By that time we needed to be getting ready to leave, so we reluctantly took turns away from our viewing location, calling activity reports to each other. I was still upstairs when Carole excitedly yelled, “Ron, there are four of them out of the nest. Now there are five! Now there are six!!” Needless to say, I hurried downstairs in amazement and delight to see this wonder. Before I could get there the first bold little wren had flown away from their perch and a second had flown a couple of feet to a nearby beam. I did see that second wren fly down to the lower deck rail and then later fly off into a nearby tree. And I did get to see the four remaining wrens sitting together and then one by one fly away from the nest site in different directions. We could hear the adults chattering their messages to their babies and we were excitedly doing the same as we urged, “Come on. You can do it. You can fly down and get your own food now. It’s not so far. Yes! That’s the way. You did it.”

The last of the six was the smallest and the most hesitant. Its big leap was more a flutter than a flight as its tiny wings slowed its descent to the floor of the deck. But then after a brief rest it actually flew fifteen feet and disappeared into the leaves of the trumpet vine at the corner of the deck, its short little tail clearly visible as it moved away from us. Now they are all off with their parents or on their own. We haven’t seen them since yesterday, but hopefully we will see them around from time to time. Maybe they will even grace our home with a nest of their own next year.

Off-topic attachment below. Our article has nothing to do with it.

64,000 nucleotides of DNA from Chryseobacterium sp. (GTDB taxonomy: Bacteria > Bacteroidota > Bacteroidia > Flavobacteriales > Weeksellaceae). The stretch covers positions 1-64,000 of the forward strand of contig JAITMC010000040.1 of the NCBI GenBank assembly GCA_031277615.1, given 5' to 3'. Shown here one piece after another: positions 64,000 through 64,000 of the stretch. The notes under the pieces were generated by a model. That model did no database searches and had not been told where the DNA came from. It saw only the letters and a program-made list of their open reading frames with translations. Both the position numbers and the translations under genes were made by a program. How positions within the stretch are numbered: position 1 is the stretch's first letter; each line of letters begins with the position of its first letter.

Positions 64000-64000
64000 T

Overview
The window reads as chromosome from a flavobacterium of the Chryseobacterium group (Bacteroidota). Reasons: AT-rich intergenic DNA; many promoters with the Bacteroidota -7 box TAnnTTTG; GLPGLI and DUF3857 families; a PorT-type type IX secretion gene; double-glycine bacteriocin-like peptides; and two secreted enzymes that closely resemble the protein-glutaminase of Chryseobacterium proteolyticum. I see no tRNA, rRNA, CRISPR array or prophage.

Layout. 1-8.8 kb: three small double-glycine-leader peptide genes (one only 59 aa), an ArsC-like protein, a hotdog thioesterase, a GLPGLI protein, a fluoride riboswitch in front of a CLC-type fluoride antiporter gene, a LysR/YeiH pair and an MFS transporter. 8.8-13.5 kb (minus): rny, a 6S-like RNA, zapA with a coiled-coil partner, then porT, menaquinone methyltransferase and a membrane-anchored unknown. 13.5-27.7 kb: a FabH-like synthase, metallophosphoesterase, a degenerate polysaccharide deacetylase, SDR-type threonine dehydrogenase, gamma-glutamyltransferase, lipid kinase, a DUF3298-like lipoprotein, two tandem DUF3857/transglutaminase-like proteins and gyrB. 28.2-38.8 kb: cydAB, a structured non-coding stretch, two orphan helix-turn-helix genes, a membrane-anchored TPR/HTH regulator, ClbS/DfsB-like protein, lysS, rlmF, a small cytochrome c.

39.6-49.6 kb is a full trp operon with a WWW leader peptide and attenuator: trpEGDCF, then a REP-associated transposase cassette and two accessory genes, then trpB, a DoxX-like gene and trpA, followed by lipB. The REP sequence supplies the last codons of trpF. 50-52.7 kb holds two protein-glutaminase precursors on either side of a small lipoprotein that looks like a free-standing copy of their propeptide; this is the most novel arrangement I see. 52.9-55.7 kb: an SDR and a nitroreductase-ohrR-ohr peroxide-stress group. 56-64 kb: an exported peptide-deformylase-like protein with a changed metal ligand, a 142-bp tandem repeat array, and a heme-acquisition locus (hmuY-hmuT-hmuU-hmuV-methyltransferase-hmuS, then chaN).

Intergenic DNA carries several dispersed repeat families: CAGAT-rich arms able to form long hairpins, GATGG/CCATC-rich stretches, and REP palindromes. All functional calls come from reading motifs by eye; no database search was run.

Carole had seen all six of the baby wrens make their first flights and I had seen five of them. We both had beamed with excitement and joy, ecstatic at our good fortune. An hour later and we would have been driving down the mountain and would have missed this big moment. The rest of the day was good as well. A few minutes after leaving home we passed a few feet from a mother turkey and at least three young turkeys a foot or so tall. As we came home in late afternoon, an older fawn, still spotted but much larger than a newborn, crossed the road in front of us and disappeared into the woods. And once we were home, the two mama raccoons came to our yard and our deck to get some needed nourishment; both are no longer as skinny as when they first started visiting. It was a very good day, an exciting day, made especially great by the flight of the baby wrens.